Guest blogger William (Billy) Mills is a 6th-year Ph.D. candidate at the Johns Hopkins University School of Medicine and an Adjunct Instructor in the Departments of Chemistry and Biology at Stevenson University. He received his Bachelor’s degree from the University Virginia double majoring in Biochemistry and Biology.
The resources and tips presented here were learned over the course of my Ph.D. at the Johns Hopkins University School of Medicine (JHUSOM). No matter where you are in your graduate school experience, this information can help you succeed in whatever career path you choose.
Apply for funding
The Johns Hopkins Research Office has created an amazing resource to help graduate students find funding opportunities. Even though your research is already funded in most graduate programs, applying for your own funding can help you stand out from the crowd, free up resources in your lab to help expand the breadth of your research, and earn some extra cash. Two of the more popular options for graduate students are the National Research Service Award (F31) from the NIH and the Graduate Research Fellowship Program from the NSF.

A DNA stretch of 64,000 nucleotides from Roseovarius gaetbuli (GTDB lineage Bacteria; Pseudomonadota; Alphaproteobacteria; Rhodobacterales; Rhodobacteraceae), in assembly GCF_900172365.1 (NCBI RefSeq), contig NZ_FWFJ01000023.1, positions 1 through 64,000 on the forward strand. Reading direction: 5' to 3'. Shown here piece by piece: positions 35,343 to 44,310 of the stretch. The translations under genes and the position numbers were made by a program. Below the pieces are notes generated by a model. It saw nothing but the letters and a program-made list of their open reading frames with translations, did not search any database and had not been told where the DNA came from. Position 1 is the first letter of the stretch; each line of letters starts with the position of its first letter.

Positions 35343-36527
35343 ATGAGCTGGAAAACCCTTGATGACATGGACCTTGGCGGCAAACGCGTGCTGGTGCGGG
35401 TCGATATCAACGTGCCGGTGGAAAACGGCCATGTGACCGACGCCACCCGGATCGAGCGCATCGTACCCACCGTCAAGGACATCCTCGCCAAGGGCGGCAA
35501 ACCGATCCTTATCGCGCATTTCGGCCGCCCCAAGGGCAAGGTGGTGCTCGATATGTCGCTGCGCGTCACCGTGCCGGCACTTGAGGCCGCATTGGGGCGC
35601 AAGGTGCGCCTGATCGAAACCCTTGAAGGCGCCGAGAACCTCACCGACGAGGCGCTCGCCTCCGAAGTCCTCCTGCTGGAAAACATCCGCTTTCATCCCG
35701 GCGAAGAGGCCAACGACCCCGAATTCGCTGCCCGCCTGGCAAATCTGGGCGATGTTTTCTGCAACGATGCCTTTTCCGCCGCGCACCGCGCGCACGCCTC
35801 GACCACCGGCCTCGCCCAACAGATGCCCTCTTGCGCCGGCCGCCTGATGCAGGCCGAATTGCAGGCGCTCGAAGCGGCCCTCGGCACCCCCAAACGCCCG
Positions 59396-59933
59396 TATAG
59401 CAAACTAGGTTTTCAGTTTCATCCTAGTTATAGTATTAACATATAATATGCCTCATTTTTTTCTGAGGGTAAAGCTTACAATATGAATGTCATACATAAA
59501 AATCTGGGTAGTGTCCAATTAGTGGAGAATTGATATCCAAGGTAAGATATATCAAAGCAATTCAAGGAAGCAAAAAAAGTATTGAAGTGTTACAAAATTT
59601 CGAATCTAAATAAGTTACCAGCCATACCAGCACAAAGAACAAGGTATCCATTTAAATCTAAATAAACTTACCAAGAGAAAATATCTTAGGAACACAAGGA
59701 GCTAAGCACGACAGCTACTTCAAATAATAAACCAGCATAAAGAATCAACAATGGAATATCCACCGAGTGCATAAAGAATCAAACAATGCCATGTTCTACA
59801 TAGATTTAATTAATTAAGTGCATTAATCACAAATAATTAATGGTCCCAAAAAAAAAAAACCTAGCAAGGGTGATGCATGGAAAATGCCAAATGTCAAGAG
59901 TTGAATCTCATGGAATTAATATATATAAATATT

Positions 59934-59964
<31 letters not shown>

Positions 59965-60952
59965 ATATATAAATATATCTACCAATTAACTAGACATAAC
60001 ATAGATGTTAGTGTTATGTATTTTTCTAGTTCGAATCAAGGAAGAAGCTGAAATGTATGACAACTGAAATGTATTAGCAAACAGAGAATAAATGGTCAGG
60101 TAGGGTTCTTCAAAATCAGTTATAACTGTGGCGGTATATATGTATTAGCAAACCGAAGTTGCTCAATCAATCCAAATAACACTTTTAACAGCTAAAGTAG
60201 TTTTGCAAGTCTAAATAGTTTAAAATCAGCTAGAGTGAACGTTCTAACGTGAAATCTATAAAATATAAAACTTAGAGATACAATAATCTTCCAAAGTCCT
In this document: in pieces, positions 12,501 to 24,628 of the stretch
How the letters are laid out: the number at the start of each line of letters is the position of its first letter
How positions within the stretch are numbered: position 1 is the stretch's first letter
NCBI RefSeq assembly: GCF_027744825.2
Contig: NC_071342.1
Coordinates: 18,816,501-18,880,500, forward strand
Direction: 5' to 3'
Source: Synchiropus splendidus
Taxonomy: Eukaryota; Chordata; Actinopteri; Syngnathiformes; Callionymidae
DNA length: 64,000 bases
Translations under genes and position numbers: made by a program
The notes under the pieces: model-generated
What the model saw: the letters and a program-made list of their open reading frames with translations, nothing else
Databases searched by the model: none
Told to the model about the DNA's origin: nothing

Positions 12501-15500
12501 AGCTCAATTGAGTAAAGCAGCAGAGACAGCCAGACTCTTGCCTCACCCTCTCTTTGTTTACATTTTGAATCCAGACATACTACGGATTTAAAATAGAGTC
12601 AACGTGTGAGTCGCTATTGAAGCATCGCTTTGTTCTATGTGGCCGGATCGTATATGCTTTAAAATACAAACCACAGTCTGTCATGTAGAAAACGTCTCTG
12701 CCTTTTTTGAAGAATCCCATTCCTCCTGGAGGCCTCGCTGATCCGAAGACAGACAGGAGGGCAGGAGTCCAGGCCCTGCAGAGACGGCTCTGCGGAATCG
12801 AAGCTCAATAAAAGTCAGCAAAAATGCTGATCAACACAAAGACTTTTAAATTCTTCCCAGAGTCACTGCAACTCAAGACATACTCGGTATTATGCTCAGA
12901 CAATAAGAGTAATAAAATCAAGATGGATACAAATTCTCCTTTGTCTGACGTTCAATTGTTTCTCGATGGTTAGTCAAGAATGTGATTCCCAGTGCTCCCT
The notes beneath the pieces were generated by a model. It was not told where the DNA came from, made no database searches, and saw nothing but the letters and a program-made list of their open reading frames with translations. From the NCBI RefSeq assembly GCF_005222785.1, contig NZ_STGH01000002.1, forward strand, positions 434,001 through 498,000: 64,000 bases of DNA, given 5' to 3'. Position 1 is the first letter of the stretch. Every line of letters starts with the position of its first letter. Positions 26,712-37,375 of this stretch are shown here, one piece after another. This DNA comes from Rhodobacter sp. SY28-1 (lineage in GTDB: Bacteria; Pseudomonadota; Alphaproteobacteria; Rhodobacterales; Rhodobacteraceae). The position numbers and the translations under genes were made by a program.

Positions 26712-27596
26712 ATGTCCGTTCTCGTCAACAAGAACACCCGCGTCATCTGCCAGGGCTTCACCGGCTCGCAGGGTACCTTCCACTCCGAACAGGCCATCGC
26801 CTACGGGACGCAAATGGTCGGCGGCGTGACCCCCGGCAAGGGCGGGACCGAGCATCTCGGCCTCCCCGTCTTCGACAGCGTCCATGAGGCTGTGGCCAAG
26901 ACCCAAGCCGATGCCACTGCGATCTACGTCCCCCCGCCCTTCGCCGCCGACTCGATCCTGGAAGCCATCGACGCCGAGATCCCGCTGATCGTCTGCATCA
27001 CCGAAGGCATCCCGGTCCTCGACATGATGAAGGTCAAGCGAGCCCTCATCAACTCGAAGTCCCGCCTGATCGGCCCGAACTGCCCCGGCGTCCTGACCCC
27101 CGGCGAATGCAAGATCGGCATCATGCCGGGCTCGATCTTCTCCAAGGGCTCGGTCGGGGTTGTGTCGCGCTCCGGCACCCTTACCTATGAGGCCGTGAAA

Even if you aren’t selected for the award, the process of applying can help you refine the direction and purpose of your research, and the writing you do for the application can often be used in the future (such as for the introduction of a manuscript). Additionally, you might be able to resubmit your application after receiving feedback from reviewers (in the case of the F31) or receive an honorable mention (in the case of the GRFP) that you can add to your CV. If you plan on applying for these or other funding sources, it is always a good idea to look at successful (and even unsuccessful) applications. Reach out to your peers who have received funding, such as those in neuroscience, cell biology and biological chemistry, to ask for help. Useful tip: No matter which fellowships or funding opportunities you apply for (or manuscripts you submit), take advantage of the free editing services at ReVision to make your application the best that it can be.
Lead an organization